This was my very first venture in the world of OCR. Before hearing about Spartan, the only race involving obstacles I was aware of, was the Tough Mudder (the thought of it scared the crap out of me). I had looked around on facebook a bit, and ended up winning a book about OCR from a Facebook contest) – Ultimate Obstacle Course Training – Crush the World’s Toughest Courses by Brett Stewart.After flipping through this book, I was interested in maybe participating in a smaller race to check it out. I was invited to join a team to run it, and soon I was registered. To be honest, I was just running at the time so did not have alot of strength or agility training in my background. In retrospect, I should have put more time into cross training, but I survived.
I broke most of the rules of an OCR: wore street shoes, wore cotton clothes and socks ect. I was super new to this form of racing, so I just wore what I thought would work. Driving up to the site, I got super lost and turned around (I am super direction ally challenged). The team that I was supposed to race with ended up starting at our teams time, and after geting registered onsite, I hopped into the next wave.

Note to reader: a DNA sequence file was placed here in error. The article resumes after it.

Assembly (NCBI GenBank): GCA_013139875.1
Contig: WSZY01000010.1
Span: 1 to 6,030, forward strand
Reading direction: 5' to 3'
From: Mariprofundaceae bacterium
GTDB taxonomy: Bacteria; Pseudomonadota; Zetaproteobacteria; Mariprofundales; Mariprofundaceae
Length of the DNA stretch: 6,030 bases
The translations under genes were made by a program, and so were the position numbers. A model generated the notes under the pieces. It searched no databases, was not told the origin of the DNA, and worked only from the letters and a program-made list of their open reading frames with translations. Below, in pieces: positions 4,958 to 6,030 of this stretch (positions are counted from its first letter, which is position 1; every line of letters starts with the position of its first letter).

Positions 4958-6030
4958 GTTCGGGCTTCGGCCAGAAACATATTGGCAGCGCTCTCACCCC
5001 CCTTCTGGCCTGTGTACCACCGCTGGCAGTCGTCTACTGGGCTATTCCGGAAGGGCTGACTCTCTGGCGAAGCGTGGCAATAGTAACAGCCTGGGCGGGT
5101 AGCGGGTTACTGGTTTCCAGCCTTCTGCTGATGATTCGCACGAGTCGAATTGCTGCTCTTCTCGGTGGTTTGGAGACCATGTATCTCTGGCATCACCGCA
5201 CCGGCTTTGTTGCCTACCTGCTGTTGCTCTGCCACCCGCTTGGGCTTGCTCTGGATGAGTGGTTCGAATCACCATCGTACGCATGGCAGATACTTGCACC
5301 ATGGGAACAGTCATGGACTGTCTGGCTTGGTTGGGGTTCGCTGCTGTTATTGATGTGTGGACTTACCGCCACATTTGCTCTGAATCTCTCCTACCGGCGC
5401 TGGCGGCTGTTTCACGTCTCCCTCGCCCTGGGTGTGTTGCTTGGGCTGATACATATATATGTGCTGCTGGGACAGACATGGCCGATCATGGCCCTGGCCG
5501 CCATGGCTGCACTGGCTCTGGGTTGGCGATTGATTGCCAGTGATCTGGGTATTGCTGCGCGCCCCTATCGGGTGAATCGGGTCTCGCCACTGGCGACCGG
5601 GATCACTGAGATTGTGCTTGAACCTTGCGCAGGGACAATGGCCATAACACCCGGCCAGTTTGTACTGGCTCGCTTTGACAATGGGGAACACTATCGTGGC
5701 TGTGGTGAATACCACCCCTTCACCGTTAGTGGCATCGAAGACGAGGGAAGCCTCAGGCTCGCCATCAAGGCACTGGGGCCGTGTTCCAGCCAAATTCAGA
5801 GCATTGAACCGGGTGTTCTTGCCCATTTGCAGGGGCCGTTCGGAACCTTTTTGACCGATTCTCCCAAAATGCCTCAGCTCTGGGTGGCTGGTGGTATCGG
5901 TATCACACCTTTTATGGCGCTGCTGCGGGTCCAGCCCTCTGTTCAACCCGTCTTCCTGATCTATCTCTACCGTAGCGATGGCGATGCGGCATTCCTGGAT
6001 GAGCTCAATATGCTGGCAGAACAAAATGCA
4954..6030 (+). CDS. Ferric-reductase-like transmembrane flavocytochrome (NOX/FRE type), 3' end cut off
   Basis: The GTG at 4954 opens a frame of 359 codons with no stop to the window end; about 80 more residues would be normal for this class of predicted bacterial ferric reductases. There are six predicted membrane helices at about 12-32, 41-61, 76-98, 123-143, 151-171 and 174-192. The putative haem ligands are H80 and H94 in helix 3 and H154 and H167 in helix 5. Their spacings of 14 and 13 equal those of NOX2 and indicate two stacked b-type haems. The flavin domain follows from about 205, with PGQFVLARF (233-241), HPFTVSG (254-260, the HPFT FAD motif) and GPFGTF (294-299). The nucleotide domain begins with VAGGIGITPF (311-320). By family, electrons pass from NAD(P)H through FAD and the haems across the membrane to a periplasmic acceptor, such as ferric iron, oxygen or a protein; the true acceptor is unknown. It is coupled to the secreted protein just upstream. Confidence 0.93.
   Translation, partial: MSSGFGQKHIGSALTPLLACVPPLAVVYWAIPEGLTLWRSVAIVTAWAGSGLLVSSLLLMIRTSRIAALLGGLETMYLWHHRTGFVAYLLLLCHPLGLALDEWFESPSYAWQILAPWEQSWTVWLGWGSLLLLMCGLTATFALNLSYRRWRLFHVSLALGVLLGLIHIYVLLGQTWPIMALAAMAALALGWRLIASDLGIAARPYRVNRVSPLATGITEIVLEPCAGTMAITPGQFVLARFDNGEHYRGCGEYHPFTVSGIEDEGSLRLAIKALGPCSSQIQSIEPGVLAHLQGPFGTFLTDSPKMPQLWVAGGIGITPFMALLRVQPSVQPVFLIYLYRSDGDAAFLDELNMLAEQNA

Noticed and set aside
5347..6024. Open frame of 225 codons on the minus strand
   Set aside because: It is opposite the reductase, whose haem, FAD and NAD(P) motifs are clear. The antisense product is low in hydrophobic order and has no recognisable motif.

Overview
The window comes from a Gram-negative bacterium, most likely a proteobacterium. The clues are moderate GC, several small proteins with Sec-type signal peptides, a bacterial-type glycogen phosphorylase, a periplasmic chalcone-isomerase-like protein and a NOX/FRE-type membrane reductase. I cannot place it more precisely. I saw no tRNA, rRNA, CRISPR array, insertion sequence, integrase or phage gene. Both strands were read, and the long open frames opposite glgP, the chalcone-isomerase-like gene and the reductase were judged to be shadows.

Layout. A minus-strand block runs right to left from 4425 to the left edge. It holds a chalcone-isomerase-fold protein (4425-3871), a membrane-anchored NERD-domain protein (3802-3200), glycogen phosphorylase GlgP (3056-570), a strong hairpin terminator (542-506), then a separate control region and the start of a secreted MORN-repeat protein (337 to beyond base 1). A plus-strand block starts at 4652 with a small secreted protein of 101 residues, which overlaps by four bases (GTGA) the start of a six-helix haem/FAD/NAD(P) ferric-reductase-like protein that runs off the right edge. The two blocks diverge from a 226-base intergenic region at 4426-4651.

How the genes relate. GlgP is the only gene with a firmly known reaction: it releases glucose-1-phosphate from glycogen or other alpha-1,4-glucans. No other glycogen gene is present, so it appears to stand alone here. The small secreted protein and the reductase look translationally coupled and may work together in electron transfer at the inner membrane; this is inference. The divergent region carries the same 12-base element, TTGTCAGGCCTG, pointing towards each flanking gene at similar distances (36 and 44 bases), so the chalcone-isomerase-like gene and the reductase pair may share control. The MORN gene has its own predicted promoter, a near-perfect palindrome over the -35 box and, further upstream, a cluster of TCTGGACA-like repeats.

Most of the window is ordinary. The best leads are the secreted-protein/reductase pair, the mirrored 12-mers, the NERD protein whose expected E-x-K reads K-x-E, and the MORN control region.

The OC at the race got the group revved up, and instilled in my head at that moment, No one gets left behind. Before I knew it we were off. The course was held at Mt Seymour, in North Vancouver, B.C. and in June there was snow on the mountain.
At each obstacle, I sat back and watched others do them first to try and get an idea of how to complete one succesfully. At this race there were standard obstacles: wall climbs, running through mudd, a cynder block carry, monkey bars, the spear throw, the knocking down of the Gladiators (which has since been removed from the sport), and the fire jump. I dont want to give away all the obstacles, it’s best that you check out a race yourself. http://spartanrace.ca/
for me, the most challenging obstacle beside the 8 foot walls, was the mental grit. I was alone, by myself to face this challenge and finish the race. It was not easy, but in my head I kept saying “pain is temporary, quitting is forever). I made it through and jumped over that fire. Looking back, I think honestly I would have loved to have raced with my team, but things happen and you have to embrace the race day events. This race got me into the OCR world and community, and I know more now, but back then I was just a solo racer taking on an enormous challenge.
Overall I though the course was well laid out. We were on a mountain so at times lots of hiking was done. In my honest opinion, it would have bee nice to have more lanes on the obstacles (wait times got a little tedious). The penalty for burpeeing out was not a huge deal, but a few of the volunteers made you feel like you had failed big time for having to do your burpees. I didn’t like the cotton finishers shirt we got, but the medal is pretty cool and proudly hanging on my wall to this day.
For a more in-depth review of this race, please feel free to read the review I wrote for Mud Run Guide.com